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Google Action Blocks for People with Cognitive Disabilities: Report

According to the tech giant, Action Blocks is the first of its efforts to empower people with cognitive disabilities, help them gain independence, connect with loved ones and engage in the world as they are

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A man walks past a Google sign outside with a span of the Bay Bridge at rear in San Francisco, May 1, 2019. VOA

Aimed especially at helping people with cognitive disabilities, Google has announced a new accessibility tool named Action Blocks which would allow users to pre-write Google Assistant commands and place shortcuts to them on their home screen.

Action Blocks are an expansion of ‘DIVA’, the accessibility initiative announced by the tech giant back at the I/O 2019 conference.

‘DIVA’ aims to make smart speakers more usable for anyone who finds it hard to use spoken commands, by hooking them up to physical controls that are programmed to activate pre-configured actions.

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FILE – The Google logo is seen at a start-up campus in Paris, France, Feb. 15, 2018. VOA

“Think about the last time you did something seemingly simple on your phone, like booking a rideshare. To do this, you had to unlock your phone, find the right app and type in your pickup location. The process required you to read and write, remember your selections and focus for several minutes at a time.

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“For the 630 million people in the world with some form of cognitive disability, it’s not that easy. So we’ve been experimenting with how the Assistant and Android can work together to reduce the complexity of these tasks for people with cognitive disabilities,” Ajit Narayanan, Staff Software Engineer, Accessibility, Google, wrote in a blog post on Wednesday.

According to the tech giant, Action Blocks is the first of its efforts to empower people with cognitive disabilities, help them gain independence, connect with loved ones and engage in the world as they are. (IANS)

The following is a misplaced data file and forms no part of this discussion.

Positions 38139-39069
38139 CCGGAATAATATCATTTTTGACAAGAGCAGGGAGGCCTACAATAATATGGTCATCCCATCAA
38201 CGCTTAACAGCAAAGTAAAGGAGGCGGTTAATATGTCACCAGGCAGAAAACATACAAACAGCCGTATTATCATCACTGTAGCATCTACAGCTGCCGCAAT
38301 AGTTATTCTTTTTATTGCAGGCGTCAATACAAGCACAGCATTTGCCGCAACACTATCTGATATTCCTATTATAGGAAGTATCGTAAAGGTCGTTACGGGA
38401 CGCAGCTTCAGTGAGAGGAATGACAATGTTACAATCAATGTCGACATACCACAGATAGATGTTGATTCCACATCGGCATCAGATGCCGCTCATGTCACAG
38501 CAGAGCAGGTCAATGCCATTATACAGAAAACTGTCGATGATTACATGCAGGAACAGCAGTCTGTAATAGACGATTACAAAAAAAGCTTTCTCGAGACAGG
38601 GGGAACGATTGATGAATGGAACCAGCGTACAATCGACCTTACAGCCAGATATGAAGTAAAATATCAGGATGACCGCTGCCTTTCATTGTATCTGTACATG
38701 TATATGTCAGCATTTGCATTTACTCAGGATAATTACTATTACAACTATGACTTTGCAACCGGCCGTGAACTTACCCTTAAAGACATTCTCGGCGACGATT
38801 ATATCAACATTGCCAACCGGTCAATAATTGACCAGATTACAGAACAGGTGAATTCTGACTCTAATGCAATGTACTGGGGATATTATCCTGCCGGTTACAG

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Apple Refutes Report of Sharing Safari Data with Tencent or Google

Apple CEO Tim Cook has said he believes privacy is "ingrained in the Constitution," but that he's worried about how third-party companies have worked to collect information on us

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Apple, Campus, China
A customer is entering the Apple store in Fairfax, Virginia. VOA

After media reports surfaced that Apple is sending iOS users’ data via its Safari browser to Google and the Chinese tech company Tencent, the Cupertino-based iPhone maker refuted such reports, saying it safeguards people’s information in its own systems and never shares it with third-party players.

A report in reclaimthenet.org stated that “Apple, which often positions itself as a champion of privacy and human rights, may be sending some IP addresses from users of its Safari browser on iOS to Chinese conglomerate Tencent — a company with close ties to the Chinese Communist Party”.

The report focused on Apple’s “fraudulent website warning” system which is built into Apple’s Safari web browser to warn people when they visit sites that are harmful and can trick users into sharing login passwords for banks, email and social media.

“Before visiting a website, Safari may send information calculated from the website address to Google Safe Browsing and Tencent Safe Browsing to check if the website is fraudulent. These browsing providers may also log your IP address,’ read the information on Apple’s “Safari & Privacy” section.

It’s unclear when Apple started allowing Tencent and Google to log some user IP addresses, but one Twitter user reported the change in Safari happened as early as the iOS 12.2 beta in February 2019, said the report.

Google on an Android device. Pixabay

In a statement, the company said it actually doesn’t send information to Google or Tencent.

“Instead, it receives a list of bad websites from both companies and then uses it to protect people as they surf the web. Apple sometimes obscures the information about the website people visit if it requests more information to check if a questionable website is malicious,” CNET reported on Monday, citing Apple’s statement.

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For people concerned about their privacy, the service can be turned off in Safari preferences on the iPhone or Mac.

Apple CEO Tim Cook has said he believes privacy is “ingrained in the Constitution,” but that he’s worried about how third-party companies have worked to collect information on us. (IANS)